Remembering Virginia O'Brien

Posted by Whitmore, April 19, 2009 07:40pm | Post a Comment

One of my all time favorite comedic actresses was Virginia O’Brien, and yesterday would have been her 90th birthday. She was also a popular singer in the 1940’s and often co-starred in MGM musicals with Red Skelton. O’Brien was best known for her deadpan expression as she sang, a gimmick she stumbled upon by accident at the Los Angeles Assistance League Playhouse's opening night performance of a musical comedy revue called Meet the People. The 20 year old O’Brien became literally paralyzed with stage fright as she performed her number. In her terror, standing completely still, wide eyed and expressionless, she managed to finish her song, and the audience thought she was absolutely hilarious. Two weeks later she signed a film contract and in less than a month Virginia O’Brien found herself opening on Broadway.
Some of her films include The Big Store (1941) with the Marx Brothers, Ship Ahoy (1942), Du Barry Was a Lady (1943), and Merton of the Movies (1947), all with Red Skelton. Then there are Thousands Cheer (1943), The Harvey Girls (1946) with Judy Garland, Ziegfeld Follies (1946), Francis in the Navy (1955) and Gus (1976). After a guest appearance in 1948’s short film Musical Merry-Go-Round, O'Brien was dropped from her MGM contract, a victim of the old Hollywood studio star system fading. But she found continued success on stage and with television appearances on a variety of shows such as Ed Sullivan, Jack Carter, Steve Allen and Merv Griffin. She also created a cabaret act, mostly a retrospective of her MGM career, and during the 1980’s released an album, recorded live at the legendary Masquers Club in Hollywood.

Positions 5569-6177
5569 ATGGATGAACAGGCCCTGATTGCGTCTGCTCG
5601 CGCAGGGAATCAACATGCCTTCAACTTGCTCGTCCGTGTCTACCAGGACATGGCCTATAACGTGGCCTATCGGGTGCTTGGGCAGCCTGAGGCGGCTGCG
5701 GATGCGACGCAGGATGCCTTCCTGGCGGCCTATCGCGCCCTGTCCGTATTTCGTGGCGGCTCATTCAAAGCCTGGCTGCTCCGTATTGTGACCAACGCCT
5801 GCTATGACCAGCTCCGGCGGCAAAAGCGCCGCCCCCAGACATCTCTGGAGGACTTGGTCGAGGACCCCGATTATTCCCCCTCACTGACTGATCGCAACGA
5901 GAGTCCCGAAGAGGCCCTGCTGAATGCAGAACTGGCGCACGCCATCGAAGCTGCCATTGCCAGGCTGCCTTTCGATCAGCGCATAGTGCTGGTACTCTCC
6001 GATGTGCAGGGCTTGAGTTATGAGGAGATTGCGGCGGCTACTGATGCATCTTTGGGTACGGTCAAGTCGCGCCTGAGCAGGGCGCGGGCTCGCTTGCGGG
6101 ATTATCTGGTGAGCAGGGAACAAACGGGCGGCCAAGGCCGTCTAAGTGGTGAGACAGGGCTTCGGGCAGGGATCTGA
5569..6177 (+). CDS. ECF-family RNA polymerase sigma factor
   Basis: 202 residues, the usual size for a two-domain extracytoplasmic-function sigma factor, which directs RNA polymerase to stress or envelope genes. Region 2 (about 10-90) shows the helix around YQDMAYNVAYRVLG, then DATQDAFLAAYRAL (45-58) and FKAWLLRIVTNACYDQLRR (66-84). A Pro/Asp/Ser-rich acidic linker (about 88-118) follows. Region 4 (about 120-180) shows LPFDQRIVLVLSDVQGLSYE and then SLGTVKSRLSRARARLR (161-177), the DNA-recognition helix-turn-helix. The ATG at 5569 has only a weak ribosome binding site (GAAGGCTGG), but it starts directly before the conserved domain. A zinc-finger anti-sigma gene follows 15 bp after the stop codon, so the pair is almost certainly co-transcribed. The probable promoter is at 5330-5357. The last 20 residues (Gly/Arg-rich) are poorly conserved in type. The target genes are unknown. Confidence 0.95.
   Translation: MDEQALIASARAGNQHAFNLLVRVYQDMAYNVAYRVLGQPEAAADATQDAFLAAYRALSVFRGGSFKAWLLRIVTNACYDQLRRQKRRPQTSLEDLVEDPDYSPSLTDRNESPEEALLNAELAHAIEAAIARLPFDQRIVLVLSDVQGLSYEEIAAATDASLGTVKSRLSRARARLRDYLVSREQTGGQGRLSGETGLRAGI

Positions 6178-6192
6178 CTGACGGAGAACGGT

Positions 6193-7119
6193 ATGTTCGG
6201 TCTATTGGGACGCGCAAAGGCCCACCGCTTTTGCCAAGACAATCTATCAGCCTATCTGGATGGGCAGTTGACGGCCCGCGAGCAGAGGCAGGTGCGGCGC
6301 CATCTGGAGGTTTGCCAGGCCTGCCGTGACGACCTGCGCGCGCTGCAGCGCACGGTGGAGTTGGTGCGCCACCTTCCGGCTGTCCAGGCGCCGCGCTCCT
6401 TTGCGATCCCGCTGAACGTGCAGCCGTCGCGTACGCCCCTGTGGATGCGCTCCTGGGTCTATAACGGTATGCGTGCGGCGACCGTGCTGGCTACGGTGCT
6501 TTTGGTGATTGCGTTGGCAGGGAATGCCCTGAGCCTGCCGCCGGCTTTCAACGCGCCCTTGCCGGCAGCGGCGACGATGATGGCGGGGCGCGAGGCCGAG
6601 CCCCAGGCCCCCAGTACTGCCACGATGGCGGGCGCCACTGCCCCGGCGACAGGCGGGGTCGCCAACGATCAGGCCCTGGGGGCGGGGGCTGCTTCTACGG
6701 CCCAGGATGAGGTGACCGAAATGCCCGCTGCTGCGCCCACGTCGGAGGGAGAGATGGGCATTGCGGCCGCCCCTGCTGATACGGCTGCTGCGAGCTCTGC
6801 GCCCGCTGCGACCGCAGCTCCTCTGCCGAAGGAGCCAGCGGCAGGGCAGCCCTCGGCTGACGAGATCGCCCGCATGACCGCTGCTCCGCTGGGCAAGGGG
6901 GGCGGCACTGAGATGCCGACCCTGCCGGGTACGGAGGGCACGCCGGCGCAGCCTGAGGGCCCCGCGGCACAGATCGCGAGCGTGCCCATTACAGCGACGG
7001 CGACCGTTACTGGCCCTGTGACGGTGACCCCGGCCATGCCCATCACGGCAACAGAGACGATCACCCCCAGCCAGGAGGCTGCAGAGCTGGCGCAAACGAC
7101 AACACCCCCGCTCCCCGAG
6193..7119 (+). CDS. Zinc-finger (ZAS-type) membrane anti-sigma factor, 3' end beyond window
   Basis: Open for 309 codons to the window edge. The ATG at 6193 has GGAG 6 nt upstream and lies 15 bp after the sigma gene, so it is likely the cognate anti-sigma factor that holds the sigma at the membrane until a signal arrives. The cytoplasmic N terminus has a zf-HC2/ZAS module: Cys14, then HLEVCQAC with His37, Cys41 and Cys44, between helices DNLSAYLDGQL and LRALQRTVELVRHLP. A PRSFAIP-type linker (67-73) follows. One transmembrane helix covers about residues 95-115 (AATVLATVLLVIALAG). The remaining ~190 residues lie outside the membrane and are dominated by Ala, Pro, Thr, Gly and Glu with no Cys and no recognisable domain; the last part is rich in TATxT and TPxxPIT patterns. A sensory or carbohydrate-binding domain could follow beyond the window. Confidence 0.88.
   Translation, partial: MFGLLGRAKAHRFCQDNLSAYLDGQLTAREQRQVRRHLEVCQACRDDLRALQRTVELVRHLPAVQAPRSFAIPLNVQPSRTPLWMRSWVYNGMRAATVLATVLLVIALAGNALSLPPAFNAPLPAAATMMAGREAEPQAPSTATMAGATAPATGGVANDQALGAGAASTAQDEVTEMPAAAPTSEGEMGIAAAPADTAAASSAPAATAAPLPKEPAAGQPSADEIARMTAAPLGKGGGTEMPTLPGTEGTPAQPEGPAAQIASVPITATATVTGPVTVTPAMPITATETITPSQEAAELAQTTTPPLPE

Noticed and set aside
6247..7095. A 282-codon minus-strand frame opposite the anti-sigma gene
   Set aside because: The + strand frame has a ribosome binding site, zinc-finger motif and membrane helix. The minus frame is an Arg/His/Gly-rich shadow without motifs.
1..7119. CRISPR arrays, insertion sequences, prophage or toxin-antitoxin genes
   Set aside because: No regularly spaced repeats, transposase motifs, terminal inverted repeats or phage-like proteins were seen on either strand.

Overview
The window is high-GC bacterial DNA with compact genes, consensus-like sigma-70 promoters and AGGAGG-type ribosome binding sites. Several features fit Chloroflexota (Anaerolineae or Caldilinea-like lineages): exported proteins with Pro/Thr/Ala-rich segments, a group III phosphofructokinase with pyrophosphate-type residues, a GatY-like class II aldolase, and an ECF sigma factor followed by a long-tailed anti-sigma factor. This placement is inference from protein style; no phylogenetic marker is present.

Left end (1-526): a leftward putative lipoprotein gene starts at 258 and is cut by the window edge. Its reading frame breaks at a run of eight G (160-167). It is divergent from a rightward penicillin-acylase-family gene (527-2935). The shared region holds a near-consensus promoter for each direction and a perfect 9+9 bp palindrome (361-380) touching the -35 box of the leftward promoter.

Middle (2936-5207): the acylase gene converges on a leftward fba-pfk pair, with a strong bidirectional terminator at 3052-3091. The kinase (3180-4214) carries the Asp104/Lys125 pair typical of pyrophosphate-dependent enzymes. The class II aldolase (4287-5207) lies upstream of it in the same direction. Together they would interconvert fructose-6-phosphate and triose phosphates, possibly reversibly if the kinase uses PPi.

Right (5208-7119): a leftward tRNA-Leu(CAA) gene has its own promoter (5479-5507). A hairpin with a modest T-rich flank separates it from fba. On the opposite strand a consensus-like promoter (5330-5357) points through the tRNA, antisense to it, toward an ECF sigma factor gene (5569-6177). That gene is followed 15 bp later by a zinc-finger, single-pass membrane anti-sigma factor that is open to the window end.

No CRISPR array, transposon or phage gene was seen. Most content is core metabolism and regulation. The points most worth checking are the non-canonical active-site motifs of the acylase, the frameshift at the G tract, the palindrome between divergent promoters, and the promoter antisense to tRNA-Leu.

On January 16, 2001 at age 81, Virginia O’Brien died suddenly of a heart attack at the Motion Picture and Television Hospital in Woodland Hills. She’s buried in Forest Lawn Memorial Park in Glendale.

AUTHOR JG BALLARD (Crash/Empire of the Sun) DEAD AT AGE 78

Posted by Billyjam, April 19, 2009 12:51pm | Post a Comment
jg ballard
As reported by the BBC and other UK media sources, the famed British author JG Ballard, best known for his novels Crash and Empire of the Sun, died earlier today following several years of illness. He was 78. As noted on the BBC site, despite being referred to as a science fiction writer, Ballard instead insisted that his books were, "picturing the psychology of the future." 

Ballard's most acclaimed novel (one of 15 he wrote and he also penned some short stories collections), Empire of the Sun, was based on firsthand experience drawn from his crashchildhood in a Japanese prison camp in China. "I remember a lot of the casual brutality and beatings-up that went on," Ballard was quotied as saying in reference to the three years he spent interned in a prison camp run by the Japanese from age 12 during World War II. and from which he drew much material for the fictionalized account of his childhood in his famed book.

Empire of the Sun
was later made into a film by Steven Spielberg. Meanwhile, his controversial book Crash, about sexual desires stimulated by car crashes, was made into the 1996 film Crash by director David Cronenberg and stars James Spader, Holly Hunter, Elias Koteas, Deborah Kara Unger, and Rosanna Arquette. Ballard/Cronenberg's Crash is not to be confused with the similarly titled 2005 Paul Haggis movie set in Los Angeles and involving a collection of interrelated characters.

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Posted by Billyjam, April 19, 2009 11:00am | Post a Comment

Today is the third and final day of the talent-packed, weekend-long Coachella Festival, which has been Amoeblogged about here intensively in the hella informative Coachella 2009 30/30 Initiative (30 Coachella Bands Featured in 30 Days) blog over the last few weeks leading up the annual diverse outdoor music festival at the Empire Polo Field in Indio, CA.